I wonder what is the usefulness of k-means clustering in high dimensional spaces, and why it can be better (or not) than other clustering methods when dealing with high dimensional spaces.
Is k-means meaningful at all?
See for example my answer here: https://stats.stackexchange.com/a/35760/7828
k-means optimizes variances. Is the unweighted sum of variances meaningful on your data set? Probably not. How can then k-means be meaningful? In high-dimensional data, distance doesn't work. But variance = squared Euclidean distance; so is it meaningful to optimize something of which you know it doesn't work in high-dimensional data?
For the particular problems of high-dimensional data, I recommend the following study:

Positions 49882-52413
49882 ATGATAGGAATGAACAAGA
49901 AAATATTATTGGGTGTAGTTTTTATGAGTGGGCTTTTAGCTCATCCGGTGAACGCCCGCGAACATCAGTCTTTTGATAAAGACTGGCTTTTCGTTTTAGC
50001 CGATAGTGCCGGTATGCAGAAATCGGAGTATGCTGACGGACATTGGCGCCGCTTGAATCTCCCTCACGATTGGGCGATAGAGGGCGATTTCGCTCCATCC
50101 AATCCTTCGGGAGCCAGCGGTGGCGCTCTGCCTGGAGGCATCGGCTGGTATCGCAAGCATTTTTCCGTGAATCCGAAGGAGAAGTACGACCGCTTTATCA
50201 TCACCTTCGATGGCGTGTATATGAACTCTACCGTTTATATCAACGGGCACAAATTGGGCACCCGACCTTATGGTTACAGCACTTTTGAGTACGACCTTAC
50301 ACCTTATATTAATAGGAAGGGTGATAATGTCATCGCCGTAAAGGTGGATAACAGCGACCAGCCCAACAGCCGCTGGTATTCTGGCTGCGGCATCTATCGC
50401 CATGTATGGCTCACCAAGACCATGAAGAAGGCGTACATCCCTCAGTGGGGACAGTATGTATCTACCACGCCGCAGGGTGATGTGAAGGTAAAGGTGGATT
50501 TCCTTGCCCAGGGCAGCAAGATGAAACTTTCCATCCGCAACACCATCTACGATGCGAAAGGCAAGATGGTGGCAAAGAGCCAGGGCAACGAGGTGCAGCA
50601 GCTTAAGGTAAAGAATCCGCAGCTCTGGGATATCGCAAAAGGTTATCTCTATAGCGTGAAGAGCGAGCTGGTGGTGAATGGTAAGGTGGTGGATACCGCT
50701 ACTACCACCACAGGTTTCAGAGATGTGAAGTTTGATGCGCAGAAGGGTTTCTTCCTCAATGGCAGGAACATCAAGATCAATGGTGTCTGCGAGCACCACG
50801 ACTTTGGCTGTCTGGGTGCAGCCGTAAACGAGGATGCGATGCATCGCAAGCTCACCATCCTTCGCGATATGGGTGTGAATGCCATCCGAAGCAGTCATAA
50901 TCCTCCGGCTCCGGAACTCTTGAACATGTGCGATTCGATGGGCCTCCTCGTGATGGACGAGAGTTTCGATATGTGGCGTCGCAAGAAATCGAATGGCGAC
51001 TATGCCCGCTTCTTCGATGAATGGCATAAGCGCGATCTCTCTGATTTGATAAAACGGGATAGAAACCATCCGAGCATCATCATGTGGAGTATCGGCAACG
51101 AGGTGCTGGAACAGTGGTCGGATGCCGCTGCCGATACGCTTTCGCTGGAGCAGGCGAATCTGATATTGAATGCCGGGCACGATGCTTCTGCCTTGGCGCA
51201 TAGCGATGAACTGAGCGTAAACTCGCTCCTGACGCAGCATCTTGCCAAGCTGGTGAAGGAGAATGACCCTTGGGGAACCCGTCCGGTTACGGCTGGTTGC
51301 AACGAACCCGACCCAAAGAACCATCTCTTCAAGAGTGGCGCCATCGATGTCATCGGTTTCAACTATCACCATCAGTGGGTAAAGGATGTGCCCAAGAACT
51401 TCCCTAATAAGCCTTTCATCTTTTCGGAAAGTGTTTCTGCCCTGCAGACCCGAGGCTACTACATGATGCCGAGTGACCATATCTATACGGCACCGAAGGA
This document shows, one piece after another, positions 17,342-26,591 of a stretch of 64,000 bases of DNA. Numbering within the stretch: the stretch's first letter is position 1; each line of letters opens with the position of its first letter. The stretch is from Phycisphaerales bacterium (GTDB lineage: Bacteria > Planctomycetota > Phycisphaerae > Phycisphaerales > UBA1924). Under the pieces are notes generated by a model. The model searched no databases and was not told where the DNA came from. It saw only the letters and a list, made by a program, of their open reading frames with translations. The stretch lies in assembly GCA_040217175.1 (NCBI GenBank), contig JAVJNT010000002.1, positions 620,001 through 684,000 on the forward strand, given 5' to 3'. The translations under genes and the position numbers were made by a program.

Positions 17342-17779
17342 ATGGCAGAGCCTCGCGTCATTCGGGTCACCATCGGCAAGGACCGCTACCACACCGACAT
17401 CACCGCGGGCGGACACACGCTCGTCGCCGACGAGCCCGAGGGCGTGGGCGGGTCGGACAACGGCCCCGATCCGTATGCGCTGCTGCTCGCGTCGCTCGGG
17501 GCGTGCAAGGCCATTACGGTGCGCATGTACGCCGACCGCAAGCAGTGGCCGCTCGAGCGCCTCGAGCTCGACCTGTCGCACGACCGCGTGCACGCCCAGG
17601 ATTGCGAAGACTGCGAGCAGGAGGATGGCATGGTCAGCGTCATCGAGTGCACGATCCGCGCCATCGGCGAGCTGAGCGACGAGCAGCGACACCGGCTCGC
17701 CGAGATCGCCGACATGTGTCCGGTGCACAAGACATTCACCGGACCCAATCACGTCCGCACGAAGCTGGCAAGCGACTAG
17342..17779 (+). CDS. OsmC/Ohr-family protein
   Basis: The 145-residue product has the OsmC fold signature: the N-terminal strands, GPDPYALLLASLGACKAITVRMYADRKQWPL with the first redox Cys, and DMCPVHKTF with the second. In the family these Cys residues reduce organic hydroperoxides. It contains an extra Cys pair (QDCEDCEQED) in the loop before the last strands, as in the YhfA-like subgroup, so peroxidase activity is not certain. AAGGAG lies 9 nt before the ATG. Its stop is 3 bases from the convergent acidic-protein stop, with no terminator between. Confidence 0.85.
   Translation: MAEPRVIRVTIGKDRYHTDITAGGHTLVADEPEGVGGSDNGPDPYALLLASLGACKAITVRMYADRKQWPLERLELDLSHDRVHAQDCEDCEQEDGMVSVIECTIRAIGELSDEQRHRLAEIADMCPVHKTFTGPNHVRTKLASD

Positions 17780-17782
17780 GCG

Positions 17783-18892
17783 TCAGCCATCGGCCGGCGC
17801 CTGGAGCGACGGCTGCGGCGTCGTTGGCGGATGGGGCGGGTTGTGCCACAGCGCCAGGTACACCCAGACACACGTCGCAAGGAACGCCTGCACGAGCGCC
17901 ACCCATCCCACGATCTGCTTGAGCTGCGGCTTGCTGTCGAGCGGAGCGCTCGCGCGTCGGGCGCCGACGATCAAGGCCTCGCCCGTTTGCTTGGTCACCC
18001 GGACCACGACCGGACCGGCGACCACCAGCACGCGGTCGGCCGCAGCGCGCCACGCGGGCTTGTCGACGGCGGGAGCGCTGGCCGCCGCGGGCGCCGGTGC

Zimek, A., Schubert, E. and Kriegel, H.-P. (2012), A survey on unsupervised outlier detection in high-dimensional numerical data. Statistical Analy Data Mining, 5: 363–387. doi: 10.1002/sam.11161
It's main focus is outlier detection, but the observations on the challenges of high-dimensional data apply to a much broader context. They show some simple experiments how high-dimensional data can be a problem. What I like about this study is they also show that high-dimensional data can be easy, too; it's not black and white, but you need to carefully study your data.
Useful is different. Often people use k-means not to actually discover clusters.
But to find representative objects. It's a clever way of semi-random sampling k objects that aren't too similar to be useful.
If you only need a clever way of sampling, k-means may be very useful.